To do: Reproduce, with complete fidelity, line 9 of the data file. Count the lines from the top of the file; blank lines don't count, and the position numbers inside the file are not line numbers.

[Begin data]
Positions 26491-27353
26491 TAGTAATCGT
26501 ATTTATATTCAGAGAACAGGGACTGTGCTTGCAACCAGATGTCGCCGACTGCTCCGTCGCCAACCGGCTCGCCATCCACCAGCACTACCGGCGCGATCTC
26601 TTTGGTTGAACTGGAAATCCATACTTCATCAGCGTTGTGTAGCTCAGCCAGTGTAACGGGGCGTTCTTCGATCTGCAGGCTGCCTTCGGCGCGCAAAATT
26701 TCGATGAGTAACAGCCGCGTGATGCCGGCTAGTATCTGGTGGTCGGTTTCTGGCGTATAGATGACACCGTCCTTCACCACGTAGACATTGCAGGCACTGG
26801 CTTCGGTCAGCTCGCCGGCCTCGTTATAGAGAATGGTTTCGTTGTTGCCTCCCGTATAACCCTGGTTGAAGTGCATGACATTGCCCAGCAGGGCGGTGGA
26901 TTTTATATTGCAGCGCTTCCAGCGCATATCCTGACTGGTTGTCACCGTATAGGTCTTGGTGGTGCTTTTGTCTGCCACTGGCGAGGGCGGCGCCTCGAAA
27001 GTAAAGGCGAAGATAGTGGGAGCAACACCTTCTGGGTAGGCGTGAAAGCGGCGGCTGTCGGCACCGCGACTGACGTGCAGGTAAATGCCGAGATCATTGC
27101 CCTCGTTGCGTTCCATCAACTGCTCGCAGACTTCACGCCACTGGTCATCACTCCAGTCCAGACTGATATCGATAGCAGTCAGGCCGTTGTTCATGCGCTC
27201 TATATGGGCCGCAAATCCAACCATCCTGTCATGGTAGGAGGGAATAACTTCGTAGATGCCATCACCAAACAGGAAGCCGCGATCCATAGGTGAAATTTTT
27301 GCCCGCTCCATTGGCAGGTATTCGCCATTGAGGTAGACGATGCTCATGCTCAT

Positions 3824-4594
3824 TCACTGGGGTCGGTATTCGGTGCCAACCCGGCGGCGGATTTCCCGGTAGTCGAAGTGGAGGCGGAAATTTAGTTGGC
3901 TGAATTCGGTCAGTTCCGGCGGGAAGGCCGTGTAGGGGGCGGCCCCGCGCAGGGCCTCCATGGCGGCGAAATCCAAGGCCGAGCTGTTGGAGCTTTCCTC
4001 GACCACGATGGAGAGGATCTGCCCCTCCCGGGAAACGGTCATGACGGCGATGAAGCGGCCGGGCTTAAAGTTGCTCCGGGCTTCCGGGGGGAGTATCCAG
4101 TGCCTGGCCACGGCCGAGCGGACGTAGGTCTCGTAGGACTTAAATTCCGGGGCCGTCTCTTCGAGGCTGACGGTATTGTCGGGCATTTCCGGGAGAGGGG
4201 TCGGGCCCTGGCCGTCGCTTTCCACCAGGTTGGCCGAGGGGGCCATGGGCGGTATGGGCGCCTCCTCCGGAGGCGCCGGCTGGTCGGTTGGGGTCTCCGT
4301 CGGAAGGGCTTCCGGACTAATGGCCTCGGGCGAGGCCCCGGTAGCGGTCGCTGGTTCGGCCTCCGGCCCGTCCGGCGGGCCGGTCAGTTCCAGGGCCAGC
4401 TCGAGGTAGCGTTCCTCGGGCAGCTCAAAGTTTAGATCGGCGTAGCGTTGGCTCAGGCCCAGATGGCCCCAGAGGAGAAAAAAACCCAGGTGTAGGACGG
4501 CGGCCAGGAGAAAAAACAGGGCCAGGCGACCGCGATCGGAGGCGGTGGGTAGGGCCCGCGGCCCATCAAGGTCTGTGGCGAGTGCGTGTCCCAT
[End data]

27101 CCTCGTTGCGTTCCATCAACTGCTCGCAGACTTCACGCCACTGGTCATCACTCCAGTCCAGACTGATATCGATAGCAGTCAGGCCGTTGTTCATGCGCTC